Multiagent Resource Allocation

Multiagent resource allocation can be described as the overlap between two fields of research: that of classical resource allocation as researched in Economics and Social Sciences, and that of multiagent systems. In classical resource allocation the central question is “what is the best allocation of a number of items over a number of parties?” In multiagent systems, because of the autonomous and pro-active behaviour of the parties involved, the question becomes “how can we find the best allocation of a number of items of a number of agents?” A good overview of the field of multiagent resource allocation can be found in [4]. There are many criteria by which to judge the quality of an allocation. Utilitarian welfare or efficiency is a term used to denote the sum of the utilities of the agents2 . Egalitarian welfare denotes the utility of the agent that is worst off. Thus, maximizing egalitarian welfare is primarily aimed at achieving fairness. We have seen that efficiency and fairness are important properties in the ATC case. Although ATC tactical planning is not a typical allocation problem, it can be viewed as one in the following way. In case of a disruption, an online planner generates a set of possible repairs. These are the resources, out of which one resource has to be chosen and enforced, which has consequences for all agents involved. Note that this resembles resource allocation with externalities, where the allocation of a resource to an agent has consequences for other agents as well. Furthermore, ATC tactical planning poses an interesting addition to the field of multiagent resource allocation problems: that of repeated resource allocation. Tactical ATC planning is a continuous process, where the aim is not to achieve efficiency and fairness over a single allocation, but over a series of subsequent allocations. This has a great impact on the decision function to be used. To the best of our knowledge, there hasn’t been a lot of research done on this subject. To see which notion of fairness is best suited for the ATC domain, note that maximizing the quantitative notion of egalitarian social welfare isn’t exactly right for this case; sometimes it is justifiable to delay an aircraft so that many others can be in time. Therefore we introduce a new quantitative notion of fairness called σ-unfairness, which is defined as the standard deviation in utilities of the agents. We use this criterion because minimizing σ-fairness achieves fairness, but allows an agent to receive a low utility if this is beneficial for many others. It is well known that perfect efficiency and fairness are incompatible in many domains [2, 7]. Often a compromise has to be made between the two. In fact this is what air traffic controllers 2 In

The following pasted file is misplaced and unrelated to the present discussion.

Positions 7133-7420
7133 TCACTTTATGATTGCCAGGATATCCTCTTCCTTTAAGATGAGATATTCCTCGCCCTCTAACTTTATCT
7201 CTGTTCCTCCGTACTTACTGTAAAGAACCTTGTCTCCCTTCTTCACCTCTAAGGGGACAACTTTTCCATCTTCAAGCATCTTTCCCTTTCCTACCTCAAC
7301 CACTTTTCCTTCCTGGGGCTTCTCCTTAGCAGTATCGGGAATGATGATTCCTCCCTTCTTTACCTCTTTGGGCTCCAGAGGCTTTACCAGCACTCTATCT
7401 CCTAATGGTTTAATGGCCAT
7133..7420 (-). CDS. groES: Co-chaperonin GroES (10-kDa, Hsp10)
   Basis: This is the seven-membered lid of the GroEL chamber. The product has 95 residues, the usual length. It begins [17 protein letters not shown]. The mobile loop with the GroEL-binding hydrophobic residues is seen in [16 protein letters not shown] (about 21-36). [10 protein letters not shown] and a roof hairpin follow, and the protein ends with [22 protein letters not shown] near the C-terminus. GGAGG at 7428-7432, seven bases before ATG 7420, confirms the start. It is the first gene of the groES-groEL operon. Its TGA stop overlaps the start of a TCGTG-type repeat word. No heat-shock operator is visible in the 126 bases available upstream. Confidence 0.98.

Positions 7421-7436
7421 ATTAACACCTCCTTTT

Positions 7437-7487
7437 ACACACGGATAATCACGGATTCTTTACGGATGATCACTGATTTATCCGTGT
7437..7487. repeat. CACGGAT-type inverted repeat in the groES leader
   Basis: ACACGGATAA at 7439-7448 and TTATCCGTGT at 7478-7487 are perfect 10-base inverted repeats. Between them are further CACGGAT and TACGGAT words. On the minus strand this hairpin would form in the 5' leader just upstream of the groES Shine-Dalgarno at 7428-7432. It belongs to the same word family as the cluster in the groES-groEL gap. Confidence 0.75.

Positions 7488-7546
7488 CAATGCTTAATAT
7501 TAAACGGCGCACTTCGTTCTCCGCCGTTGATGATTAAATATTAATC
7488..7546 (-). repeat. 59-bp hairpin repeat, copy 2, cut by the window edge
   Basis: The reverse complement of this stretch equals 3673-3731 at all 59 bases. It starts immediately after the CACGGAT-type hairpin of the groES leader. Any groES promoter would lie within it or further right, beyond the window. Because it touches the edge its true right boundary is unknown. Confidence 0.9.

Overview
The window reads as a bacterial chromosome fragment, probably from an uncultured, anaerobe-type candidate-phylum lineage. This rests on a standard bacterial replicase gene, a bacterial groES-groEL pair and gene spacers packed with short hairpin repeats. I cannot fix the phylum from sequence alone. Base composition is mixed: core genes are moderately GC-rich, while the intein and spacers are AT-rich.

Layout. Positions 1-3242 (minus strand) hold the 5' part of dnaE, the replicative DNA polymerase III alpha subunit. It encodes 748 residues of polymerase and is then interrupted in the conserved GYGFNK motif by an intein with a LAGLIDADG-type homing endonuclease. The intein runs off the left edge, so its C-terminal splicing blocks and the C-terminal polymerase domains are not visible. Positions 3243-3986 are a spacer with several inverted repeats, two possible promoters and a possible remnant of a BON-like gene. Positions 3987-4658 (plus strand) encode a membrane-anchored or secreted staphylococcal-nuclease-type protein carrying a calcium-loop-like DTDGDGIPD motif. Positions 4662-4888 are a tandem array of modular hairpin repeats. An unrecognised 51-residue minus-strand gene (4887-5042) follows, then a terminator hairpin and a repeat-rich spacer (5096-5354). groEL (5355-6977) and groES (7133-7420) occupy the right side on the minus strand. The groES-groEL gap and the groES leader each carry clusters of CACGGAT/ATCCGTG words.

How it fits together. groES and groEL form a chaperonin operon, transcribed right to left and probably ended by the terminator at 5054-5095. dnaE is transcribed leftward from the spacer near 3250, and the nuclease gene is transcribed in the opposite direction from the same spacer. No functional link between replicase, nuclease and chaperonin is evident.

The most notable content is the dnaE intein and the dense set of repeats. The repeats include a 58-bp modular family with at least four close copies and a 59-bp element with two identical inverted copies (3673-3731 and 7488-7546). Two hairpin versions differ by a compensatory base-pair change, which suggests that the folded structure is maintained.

the remainder of this article we will adhere to this definition of efficiency.

now do, using their common sense. An automated decision-making system should capture the same kind of behaviour; achieve a reasonable amount of efficiency while the planning remains reasonably fair. The fact that we consider sequences of allocations has its consequences for the measurement of efficiency and fairness. We will see this in the next section where we model the problem formally.


Efficiency and Fairness

The aim of repeated resource allocation is to perform a finite but arbitrarily large number of resource allocations subsequently, where the performance criteria are measured over all allocations. In our case every allocation problem consists of a set of candidate allocations out of which one has to be chosen. The agents have preferences over all candidate allocations, and the criteria that have to be met are efficiency and fairness over all allocations. Efficiency is defined for a single allocation a or a history of allocations H = {a1 , a2 , . . . , an } by

eff(a) =

k X i=1

ui (a)


eff(H) =

k X

ui (H)